The Journal Gazette
Monday, October 07, 2019 1:00 am

Many roses, a tiny casket

Right to Life mourns 2018's 319 abortions

MATTHEW LEBLANC | The Journal Gazette

Two boys dressed in matching outfits carefully lifted the tiny white casket from the back of the slate gray hearse parked near the entrance of Catholic Cemetery.

But there would be no interment Sunday afternoon.

The empty vessel was the centerpiece of the Memorial for the Unborn, an annual event organized by Allen County Right to Life. Now in its 27th year, the memorial featured prayer, songs sung by Bishop Dwenger High School students and speakers including David Bangs.

Bangs leads the Right to Life organization in Howard County. He told more than 100 people gathered at the cemetery his girlfriend sought an abortion years ago, and he has never forgotten the painful experience.

The memorial was held weeks after the remains of more than 2,200 aborted fetuses were found at the Illinois home of Ulrich Klopfer, a doctor who performed abortions in South Bend and Fort Wayne and died Sept. 3.

Bangs now works to end abortion and urged those standing near the casket to pray for Klopfer, unborn children and men and women considering terminating pregnancies.

“It's hard to pray for someone like Ulrich Klopfer,” he said. “But we have to, because even they can be redeemed.”

White roses were placed in glass vases in remembrance of lives not lived, and Abigail Lorenzen of Allen County Right to Life said “319 babies of Allen County (were) killed during the 2018 calendar year.”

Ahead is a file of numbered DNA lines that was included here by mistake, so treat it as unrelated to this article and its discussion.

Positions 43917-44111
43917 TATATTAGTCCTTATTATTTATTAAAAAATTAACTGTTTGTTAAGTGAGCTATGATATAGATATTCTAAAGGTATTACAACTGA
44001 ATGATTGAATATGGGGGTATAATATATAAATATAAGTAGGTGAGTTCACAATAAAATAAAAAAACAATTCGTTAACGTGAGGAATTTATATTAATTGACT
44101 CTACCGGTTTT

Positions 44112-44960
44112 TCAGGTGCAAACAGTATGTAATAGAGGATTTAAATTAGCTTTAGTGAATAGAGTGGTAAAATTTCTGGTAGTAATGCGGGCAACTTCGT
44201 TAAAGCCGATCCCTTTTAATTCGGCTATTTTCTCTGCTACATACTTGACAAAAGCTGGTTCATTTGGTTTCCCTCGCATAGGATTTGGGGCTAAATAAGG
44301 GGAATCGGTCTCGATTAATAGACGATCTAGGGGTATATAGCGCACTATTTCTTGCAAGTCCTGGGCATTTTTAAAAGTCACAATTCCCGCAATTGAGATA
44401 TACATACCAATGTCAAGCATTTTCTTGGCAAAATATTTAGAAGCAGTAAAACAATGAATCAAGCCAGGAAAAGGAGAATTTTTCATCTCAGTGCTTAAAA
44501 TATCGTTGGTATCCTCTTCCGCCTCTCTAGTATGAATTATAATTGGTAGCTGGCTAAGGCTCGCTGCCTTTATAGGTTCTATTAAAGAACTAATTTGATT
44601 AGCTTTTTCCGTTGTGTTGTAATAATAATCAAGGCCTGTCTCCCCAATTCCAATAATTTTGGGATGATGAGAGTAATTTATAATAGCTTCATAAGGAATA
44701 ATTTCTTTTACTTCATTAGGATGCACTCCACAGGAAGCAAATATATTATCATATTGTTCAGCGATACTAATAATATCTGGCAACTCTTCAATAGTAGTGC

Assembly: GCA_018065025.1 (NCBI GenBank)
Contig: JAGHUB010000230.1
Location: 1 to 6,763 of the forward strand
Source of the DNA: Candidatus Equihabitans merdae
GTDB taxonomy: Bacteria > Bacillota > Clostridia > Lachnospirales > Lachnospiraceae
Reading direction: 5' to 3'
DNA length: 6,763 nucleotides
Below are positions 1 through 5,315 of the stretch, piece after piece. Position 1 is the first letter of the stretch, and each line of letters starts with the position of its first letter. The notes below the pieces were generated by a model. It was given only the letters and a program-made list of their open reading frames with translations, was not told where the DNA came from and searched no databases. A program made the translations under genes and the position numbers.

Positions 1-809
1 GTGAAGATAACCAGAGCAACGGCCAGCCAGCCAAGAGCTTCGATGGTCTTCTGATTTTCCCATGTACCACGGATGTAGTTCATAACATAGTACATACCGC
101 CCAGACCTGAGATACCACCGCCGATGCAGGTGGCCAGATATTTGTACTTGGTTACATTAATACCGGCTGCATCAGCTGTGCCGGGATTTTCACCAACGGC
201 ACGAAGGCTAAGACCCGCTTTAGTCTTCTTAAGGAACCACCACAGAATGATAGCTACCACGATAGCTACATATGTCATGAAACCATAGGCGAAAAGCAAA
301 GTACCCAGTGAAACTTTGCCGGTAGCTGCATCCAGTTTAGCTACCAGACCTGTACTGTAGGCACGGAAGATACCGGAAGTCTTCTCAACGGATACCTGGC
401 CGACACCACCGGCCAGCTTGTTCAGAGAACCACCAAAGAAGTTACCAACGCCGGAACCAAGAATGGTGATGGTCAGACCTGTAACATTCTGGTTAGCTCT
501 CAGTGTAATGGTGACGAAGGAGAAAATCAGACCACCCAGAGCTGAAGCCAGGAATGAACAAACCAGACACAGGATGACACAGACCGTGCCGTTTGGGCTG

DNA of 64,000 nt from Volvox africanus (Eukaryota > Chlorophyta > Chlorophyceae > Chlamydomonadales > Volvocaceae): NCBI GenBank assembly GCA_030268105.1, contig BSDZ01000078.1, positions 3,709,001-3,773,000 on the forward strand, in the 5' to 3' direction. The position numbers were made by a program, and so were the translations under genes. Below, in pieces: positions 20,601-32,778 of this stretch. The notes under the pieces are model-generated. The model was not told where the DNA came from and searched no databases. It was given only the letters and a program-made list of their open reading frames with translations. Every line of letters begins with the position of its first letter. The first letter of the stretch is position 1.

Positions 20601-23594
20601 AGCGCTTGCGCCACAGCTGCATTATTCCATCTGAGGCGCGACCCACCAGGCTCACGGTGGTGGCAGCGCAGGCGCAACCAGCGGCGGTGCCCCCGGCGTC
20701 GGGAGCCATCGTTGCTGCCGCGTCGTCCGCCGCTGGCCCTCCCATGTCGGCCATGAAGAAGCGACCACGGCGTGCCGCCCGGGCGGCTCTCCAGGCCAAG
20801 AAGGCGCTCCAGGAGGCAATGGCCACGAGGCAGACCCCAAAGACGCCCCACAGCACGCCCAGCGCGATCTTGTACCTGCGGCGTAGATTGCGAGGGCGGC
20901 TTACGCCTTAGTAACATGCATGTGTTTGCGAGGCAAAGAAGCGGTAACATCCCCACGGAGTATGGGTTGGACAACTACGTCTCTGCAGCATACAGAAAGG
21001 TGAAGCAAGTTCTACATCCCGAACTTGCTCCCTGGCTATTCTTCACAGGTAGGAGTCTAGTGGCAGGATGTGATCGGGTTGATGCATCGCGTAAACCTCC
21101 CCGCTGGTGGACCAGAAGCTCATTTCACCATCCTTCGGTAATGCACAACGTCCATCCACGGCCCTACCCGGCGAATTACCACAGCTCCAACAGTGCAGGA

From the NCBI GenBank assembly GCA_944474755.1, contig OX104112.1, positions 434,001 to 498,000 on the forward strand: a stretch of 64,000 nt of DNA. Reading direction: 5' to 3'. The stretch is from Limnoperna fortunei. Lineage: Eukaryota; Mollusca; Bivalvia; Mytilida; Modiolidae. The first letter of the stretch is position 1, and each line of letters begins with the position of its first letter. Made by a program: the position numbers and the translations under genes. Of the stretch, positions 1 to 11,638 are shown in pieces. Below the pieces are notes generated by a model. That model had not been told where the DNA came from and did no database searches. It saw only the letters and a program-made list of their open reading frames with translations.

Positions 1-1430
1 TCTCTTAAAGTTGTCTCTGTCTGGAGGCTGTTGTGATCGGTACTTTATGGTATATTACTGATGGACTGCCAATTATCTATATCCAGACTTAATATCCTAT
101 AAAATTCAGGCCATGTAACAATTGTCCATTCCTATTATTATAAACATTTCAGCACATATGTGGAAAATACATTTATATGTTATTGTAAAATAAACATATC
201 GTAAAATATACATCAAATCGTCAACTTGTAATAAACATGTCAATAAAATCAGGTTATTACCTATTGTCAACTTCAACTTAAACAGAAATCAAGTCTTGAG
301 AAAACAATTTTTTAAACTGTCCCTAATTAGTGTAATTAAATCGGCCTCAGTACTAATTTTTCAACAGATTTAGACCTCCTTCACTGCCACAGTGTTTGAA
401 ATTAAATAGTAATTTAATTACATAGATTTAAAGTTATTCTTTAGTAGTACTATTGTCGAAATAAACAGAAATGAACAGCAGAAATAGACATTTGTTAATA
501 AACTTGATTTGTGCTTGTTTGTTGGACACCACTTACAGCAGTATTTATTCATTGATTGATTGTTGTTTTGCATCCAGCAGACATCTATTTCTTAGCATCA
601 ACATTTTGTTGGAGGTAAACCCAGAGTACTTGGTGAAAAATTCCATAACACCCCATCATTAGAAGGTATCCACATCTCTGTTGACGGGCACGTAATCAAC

A single, red rose was placed among the pale flowers to memorialize the remains found at Klopfer's home. 

“We are fortunate to have this event now to mourn these babies,” Lorenzen said. “The whole community is just reeling from that.”

A cool wind blew as prayers were prayed, songs were sung and attendees mourned. 

Mike Lautzenheiser arrived before the 2 p.m. start time from Bluffton, where he said he is the Right to Life chairman at his church. He and his wife, Debbie, stood quietly throughout the proceedings.

Debbie Lautzenheiser said events such as the memorial are important “to bring public awareness to what's going on.”

Dozens of attendees left the cemetery and walked about a block to a newly opened Planned Parenthood office, where they prayed.

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